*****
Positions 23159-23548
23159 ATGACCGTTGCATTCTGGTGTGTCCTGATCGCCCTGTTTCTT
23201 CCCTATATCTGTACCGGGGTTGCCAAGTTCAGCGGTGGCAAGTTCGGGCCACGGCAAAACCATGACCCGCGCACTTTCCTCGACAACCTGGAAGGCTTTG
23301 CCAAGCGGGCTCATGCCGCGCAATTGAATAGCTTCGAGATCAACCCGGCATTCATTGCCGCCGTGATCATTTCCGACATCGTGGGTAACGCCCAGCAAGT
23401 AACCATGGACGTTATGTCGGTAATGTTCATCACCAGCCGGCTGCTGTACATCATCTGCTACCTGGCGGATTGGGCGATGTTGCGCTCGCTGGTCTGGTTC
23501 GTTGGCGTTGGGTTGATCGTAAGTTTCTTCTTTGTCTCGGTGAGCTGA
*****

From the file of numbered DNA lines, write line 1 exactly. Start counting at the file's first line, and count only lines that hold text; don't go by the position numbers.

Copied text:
Positions 23159-23548